Imagine having 7 high schools in Wright County (1916)! Early schools in Wright County consisted of a log structure, perhaps with a dirt floor. These soon made way to the frame structures – some of which still exist today. The schools continued to grow and flourish as the county grew. By 1891, 117 schools were in session. They employed 179 women and 42 men teachers. Cost of tuition per month was $2.28.
A visitor in 1869 commented on how the children not only were taught arithmetic, grammar and geography, but also how to plow, blacksmithing, sewing and cooking. It is obvious from the books that reading, writing, and history were also critical learning. In the early 1900’s, the Iowa drainage law took many men from teaching, leaving women to be 98% of the teachers by 1915.
Schoolhouses were built where population was the highest. As times went on and population shifted, there were times when neighbors hitched up their horses and moved the school to a new location. An 1884 book of Iowa school laws and decisions included such items as barbed wire had to be removed from school grounds, the Bible would not be excluded from any school, but no pupil was required to read it. While schools were required to teach in English, German or other foreign language could be taught.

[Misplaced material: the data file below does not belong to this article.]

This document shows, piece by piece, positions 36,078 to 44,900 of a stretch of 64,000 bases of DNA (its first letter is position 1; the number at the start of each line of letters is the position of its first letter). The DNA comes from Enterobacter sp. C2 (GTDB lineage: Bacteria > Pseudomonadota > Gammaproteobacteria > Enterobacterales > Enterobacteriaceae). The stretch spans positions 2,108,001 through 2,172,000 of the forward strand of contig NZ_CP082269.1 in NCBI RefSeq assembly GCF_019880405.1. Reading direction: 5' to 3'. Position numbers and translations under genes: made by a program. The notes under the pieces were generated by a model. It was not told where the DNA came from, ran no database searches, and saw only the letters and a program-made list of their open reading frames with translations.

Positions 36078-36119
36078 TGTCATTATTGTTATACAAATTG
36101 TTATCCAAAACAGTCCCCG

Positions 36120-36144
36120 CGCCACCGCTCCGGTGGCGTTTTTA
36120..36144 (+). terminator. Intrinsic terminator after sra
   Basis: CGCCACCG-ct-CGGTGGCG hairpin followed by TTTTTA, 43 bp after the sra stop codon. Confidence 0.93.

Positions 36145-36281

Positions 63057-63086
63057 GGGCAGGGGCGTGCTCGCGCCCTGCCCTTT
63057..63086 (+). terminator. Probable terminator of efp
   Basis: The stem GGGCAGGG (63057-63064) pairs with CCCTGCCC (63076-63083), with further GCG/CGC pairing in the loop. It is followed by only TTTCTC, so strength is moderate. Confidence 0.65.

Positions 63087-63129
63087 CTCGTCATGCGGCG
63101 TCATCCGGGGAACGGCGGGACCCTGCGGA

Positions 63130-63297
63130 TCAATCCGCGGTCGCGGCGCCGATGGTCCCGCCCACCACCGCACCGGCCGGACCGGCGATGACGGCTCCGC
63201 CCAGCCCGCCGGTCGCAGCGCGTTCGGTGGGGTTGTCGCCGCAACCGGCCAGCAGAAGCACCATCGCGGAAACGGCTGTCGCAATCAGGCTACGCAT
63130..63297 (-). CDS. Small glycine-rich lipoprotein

Superintendent O.H. Benson, credited with the 4-H emblem, also promoted the adaption of the school work to the home life of boys and girls. He promoted school picnics, increasing the territory of the picnics to include the entire township. Games, graduation exercises and public dinners were held. By 1915 one township (which may have included other townships) had 10,000 to 15,000 people in attendance! Annually, 250-300 children graduated from the 8th grade across the county.
By 1915 there were 130 rural schools and 10 high schools. A library report for 1916indicates Wright County purchased 1,391 books that year. Wright County also had two private schools – St. John’s school which was founded in 1913 and Sacred Heart school ,founded 1901. The number of students was 4, 859 in all of the schools.
Interested in learning more? The Library at the Heartland Museum has a book edited by William L. Sherman, “Iowa’s Country Schools Landmarks of Learning”.
(information from Birdsall’s Wright County, a 1916 School report and 1884 Iowa School Laws and Decisions, located in Wright Co. Historical Library at Heartland Museum.)